c.I tell you that the very essence of competitive commerce is waste.

Morris owed something to Ruskin, who certainly had an instinctive hatred of the ugliness and pollution of industrial landscapes, but whose expression of this hatred failed to reach as far as an attempt to analyse the causes - Morris did try to analyse the causes, once he became an active Socialist. And the actual pollutants were d -ifferent; that is, pollution didn't to any great extent result from the use of pesticides on agricultural land this is more of a 20th and 21st century phenomenon - it resulted from the production methods in the manufacturing towns, and though Morris was unable to suggest solutions himself, he did suggest that research should be done to find solutions, as in this extract from THE LESSER ARTS, (originally entitled THE DECORATIVE ARTS), which was the first lecture he gave; it was given to the Trades Guild of Learning, April 12 1877.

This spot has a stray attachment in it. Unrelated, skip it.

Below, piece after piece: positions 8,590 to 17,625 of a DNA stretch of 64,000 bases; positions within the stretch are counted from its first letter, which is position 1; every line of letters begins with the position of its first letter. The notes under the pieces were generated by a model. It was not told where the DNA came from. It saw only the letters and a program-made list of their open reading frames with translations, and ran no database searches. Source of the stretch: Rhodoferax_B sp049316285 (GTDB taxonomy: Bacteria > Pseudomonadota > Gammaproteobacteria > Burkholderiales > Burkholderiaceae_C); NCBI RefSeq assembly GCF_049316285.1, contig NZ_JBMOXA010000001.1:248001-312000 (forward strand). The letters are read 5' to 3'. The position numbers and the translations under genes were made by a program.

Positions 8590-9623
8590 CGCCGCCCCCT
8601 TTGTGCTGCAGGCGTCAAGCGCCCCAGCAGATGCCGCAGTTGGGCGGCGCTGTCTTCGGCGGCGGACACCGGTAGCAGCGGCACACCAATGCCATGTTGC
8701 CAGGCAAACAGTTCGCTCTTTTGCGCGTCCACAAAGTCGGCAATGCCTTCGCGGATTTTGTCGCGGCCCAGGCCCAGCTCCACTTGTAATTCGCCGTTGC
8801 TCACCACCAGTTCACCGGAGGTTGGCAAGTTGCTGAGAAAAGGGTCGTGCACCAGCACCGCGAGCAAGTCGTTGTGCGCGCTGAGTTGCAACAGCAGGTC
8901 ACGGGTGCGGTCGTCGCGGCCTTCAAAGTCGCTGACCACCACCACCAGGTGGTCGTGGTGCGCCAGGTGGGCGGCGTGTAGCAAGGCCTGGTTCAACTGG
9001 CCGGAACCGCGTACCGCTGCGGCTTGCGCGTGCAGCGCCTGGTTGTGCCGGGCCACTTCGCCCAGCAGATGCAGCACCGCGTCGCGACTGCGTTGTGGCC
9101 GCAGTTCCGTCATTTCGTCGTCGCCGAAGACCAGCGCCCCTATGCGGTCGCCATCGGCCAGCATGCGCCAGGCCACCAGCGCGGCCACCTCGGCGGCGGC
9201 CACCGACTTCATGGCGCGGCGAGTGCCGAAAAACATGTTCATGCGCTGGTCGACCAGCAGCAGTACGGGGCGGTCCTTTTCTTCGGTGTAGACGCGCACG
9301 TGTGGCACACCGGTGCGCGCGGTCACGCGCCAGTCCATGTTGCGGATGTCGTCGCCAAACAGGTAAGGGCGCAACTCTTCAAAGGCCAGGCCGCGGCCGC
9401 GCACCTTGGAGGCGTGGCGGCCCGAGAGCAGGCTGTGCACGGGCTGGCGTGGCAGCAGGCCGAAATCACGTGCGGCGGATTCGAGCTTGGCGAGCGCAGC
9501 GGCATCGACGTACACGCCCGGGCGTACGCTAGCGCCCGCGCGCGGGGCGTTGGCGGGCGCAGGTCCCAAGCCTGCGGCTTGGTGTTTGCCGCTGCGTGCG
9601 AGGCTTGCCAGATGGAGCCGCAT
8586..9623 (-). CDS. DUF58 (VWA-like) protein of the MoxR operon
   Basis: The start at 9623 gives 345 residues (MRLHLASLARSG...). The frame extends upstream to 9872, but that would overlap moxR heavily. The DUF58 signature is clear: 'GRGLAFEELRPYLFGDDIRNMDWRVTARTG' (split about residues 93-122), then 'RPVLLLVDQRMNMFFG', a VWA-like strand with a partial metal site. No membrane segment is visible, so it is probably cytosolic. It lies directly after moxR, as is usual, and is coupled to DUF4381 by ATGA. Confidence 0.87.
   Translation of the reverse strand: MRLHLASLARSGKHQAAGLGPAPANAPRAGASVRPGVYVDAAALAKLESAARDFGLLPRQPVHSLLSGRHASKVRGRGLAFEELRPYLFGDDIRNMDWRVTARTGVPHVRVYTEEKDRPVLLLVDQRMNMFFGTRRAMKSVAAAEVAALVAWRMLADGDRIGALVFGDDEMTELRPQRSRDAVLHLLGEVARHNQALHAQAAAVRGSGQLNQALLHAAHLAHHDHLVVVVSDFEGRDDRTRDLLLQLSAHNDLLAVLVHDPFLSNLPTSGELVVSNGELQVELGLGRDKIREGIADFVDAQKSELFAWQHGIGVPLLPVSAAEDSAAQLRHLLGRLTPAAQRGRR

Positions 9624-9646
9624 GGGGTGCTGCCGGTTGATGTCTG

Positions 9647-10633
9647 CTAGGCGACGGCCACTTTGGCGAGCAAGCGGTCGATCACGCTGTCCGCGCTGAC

Is money to be gathered? Cut down the pleasant trees among the houses, pull down ancient and venerable buildings for the money that a few square yards of London dirt will fetch; blacken rivers, hide the sun and poison the air with smoke and worse, and it's nobody's business to see to it or mend it. That is all that modern commerce, the counting-house forgetful of the workshop, will do for us herein.

And Science - we have loved her well, and followed her diligently, what will she do? I fear she is so much in the pay of the counting-house, the counting-house and the drill sergeant, that she is too busy, and will for the present do nothing. Yet there are matters which I should have thought easy for her; say for example teaching Manchester how to consume its own smoke, or Leeds how to get rid of its superfluous black dye without turning it into the river, which would be as much worth her attention as the production of the heaviest of black silks, or the biggest of useless guns.